The DWAI conviction was reversed and the case was remanded for imposition of a misdemeanor DWAI and resentencing, unless die prosecution opts to retry the felony DWAI charge. The judgment was otherwise affirmed.

2021 COA 63. No. 19CA2081. In re Estate of Everhart.

Informal Probate—Formal Probate— Motion to Dismiss—CRCP12(b) (5) —Testamentary Capacity—Undue Influence.

Decedent's will devised her estate to her three brothers and two nieces and a nephew. Brother Christopher moved for informal probate of the will and appointment as die personal representative. The other two brothers (Objectors) filed a petition objecting to informal probate and requesting formal probate proceedings. They alleged that the will was invalid because decedent lacked testamentary capacity and Christopher had exerted undue influence over her. Christopher answered the petition, and a niece and nephewmoved to dismiss Objector's petition under CRCP 12(b)(5). The district court granted the motion. Objectors moved for reconsideration, which the court denied.

On appeal, Objectors argued that the court erred by applying Rule 12(b)(5) to a petition objecting to informal probate. They maintained that a petition to commence formal testacy proceedings is not subject to dismissal under Rule 12(b)(5) because CRS § 15-12-403(1) (a) requires the court to "fix a time and place of hearing" on every petition. However, this direction does not mean that a party is entitled to a hearing in every case, and CRS § 15-12-403 does not address motions to dismiss. Further, t he probate rules specifically contemplate motions practice, and allowing dismissal of a facially deficient pleading advances the probate code's purpose. Accordingly, a petition objecting to informal probate and commencing formal probate proceedings is subject to dismissal under Rule 12(b)(5).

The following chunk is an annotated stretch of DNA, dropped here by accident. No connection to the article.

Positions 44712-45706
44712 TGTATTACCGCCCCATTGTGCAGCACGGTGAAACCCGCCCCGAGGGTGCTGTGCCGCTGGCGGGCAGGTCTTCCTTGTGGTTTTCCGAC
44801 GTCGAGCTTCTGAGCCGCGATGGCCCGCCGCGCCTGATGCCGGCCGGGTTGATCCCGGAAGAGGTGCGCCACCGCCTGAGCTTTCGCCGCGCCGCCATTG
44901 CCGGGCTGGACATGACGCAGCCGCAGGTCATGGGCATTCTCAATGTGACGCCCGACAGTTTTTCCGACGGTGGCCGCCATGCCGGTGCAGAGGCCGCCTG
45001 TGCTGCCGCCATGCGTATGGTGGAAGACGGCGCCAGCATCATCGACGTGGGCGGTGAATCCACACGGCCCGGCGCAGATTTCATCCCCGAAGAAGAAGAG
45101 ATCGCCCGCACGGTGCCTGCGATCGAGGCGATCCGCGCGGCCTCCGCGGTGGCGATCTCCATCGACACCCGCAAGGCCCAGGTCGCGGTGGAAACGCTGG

Objectors argued in the alternative that even if Rule 12(b)(5) applies, the court erred by concluding that the petition failed to state a plausible claim for relief. Here, Objectors did not allege that Christopher was actively involved with the preparation or execution of decedent's will, and they failed to allege that he deprived decedent of her free choice.

Objectors also challenged dismissal of their claim that decedent lacked testamentary capacity. However, Objectors' allegations were insufficient to show that decedent lacked capacity to make a will.

The judgment was affirmed.

2021 COA 64. No. 20CA1524. People in Interest of S.M.

Dependency and Neglect—Racial Bias— CRCP 60(b)—Termination of Parental Rights.

Parents filed a direct appeal of a judgment terminating their parental rights. While the appeal was pending, the judge who presided over the proceedings below was publicly censured for violating C. J. C. 2.3, which prohibits a judge from manifesting bias or prejudice based on race or ethnicity by word or action. Parents moved for reversal of the termination judgment and remand to the juvenile court for a new termination hearing before another judicial officer, arguing that the judge's decision to terminate their parental rights was due to the judge's prejudice or bias against them based on father's ethnicity and mother's religious affiliation.

The Court of Appeals concluded it could not determine the facts necessary to resolve parents' allegations. Instead, parents must raise their allegations in a CRCP 60(b) motion in juvenile court and obtain a ruling from a different judicial officer, subject to further review by the Court.

The request to reverse termination was denied. A limited remand was granted for the purpose of hearing and ruling on CRCP 60(b) motions. Following resolution of the motions, parents are to immediately forward a certified copy of the district court's order to the Court, and the case will be recertified.

May 13, 2021

2021 COA 65. No. 17CA1911. People v. Garcia.

Extradition—Double Jeopardy—Foreign Country—Jurisdiction—Waiver—Laches—Jury Instructions—Self-Defense.

Defendant was involved in a fatal shooting in Colorado and fled to Mexico. The Mesa County District Attorney's Office (DA) attempted to extradite defendant but was unsuccessful. As an alternative to extradition, the DA and the...